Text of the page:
Monday, November 8, 2010

How to get out from under BigGov

An interesting article  by Janet Daley in The Telegraph: "The West is turning against big government - but what comes next?".
On this side of the Atlantic, there is now a broad understanding that the social democratic project itself is unsustainable: that it has grown wildly beyond the principles of its inception and that the consequences of this are not only unaffordable, but positively damaging to national life and character. The US, bizarrely, is running at least 10 years behind in this process, having elected a government which chose to embark on the social democratic experiment at precisely the moment when its Western European inventors were despairing of it, and desperately trying to find politically palatable ways of winding it down.
The American people – being made of rather different stuff and having historical roots which incline them to be distrustful of government in any form – immediately rejected the whole idea. But in Britain, too, among real people (as opposed to ideological androids) there is a general sense that governments – even when they are elected by a mass franchise – become out of touch and out of control, and that something essential to human dignity and potential is under threat from their overweening interference.
So a generation after the collapse of totalitarian socialism, its democratic form is finally crumbling as well.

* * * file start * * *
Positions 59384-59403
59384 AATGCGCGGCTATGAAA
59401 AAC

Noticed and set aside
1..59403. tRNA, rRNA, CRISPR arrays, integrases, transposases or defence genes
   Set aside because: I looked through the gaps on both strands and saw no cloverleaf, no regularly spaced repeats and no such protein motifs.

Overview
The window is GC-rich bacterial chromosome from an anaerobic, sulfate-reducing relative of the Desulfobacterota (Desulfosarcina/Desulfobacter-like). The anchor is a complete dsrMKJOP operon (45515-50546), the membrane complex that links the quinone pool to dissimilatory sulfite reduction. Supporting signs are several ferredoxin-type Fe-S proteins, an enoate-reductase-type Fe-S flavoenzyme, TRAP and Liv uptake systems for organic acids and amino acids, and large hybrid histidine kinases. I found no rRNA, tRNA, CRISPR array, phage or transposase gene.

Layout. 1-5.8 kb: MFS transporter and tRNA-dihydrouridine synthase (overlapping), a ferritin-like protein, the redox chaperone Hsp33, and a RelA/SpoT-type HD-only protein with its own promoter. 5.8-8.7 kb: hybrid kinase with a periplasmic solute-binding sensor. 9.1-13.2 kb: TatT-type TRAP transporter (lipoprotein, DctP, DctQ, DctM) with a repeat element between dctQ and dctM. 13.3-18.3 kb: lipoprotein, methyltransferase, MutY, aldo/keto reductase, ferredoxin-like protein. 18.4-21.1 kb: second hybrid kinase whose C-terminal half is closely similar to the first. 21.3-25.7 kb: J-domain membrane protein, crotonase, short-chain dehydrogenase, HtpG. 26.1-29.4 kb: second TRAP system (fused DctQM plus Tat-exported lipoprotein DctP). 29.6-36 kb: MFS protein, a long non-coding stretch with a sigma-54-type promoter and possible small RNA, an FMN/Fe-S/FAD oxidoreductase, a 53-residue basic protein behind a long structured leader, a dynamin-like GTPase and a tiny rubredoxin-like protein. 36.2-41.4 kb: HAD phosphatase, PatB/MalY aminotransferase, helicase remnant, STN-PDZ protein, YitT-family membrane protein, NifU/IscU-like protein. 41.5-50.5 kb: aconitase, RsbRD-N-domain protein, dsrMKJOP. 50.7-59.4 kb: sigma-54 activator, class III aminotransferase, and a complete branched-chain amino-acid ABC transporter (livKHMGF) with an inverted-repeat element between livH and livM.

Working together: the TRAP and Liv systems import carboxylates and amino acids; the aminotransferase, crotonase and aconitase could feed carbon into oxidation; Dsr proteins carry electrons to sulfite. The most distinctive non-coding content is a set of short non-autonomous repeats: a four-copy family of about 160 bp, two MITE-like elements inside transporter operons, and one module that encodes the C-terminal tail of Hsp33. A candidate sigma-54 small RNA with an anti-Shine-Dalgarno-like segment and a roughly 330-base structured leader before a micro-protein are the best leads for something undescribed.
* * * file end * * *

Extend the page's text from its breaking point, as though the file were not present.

A good diagnosis generally, though one should question whether the principles behind the social democratic project didn't doom it from the start. And her prescriptions -- lower taxes, lower immigration -- are predictable. (Immigration, particularly, is a troublesome issue, and while I'm sympathetic to concerns regarding cultural change -- especially re: cultures antipathetic to Western values -- I'm not sympathetic to employment protectionism.) At the end, though, she at least puts her finger on what's really needed, while leaving its actual content entirely vague:
Finally, government must make us an honest offer. The rhetoric needs to be turned into a systematic programme that takes the moral instincts of ordinary people as its starting point, but goes on from there to outline a feasible idea of what it will be like to live under this new dispensation – which makes clear that there is as much to be gained as will be lost. Get past the threats and the vague hopes: give us a clear picture of where this is all going, and what is expected of us.  
 Except, of course, that there is much more to be gained than lost, and that it's not government that must do this, but we ourselves.

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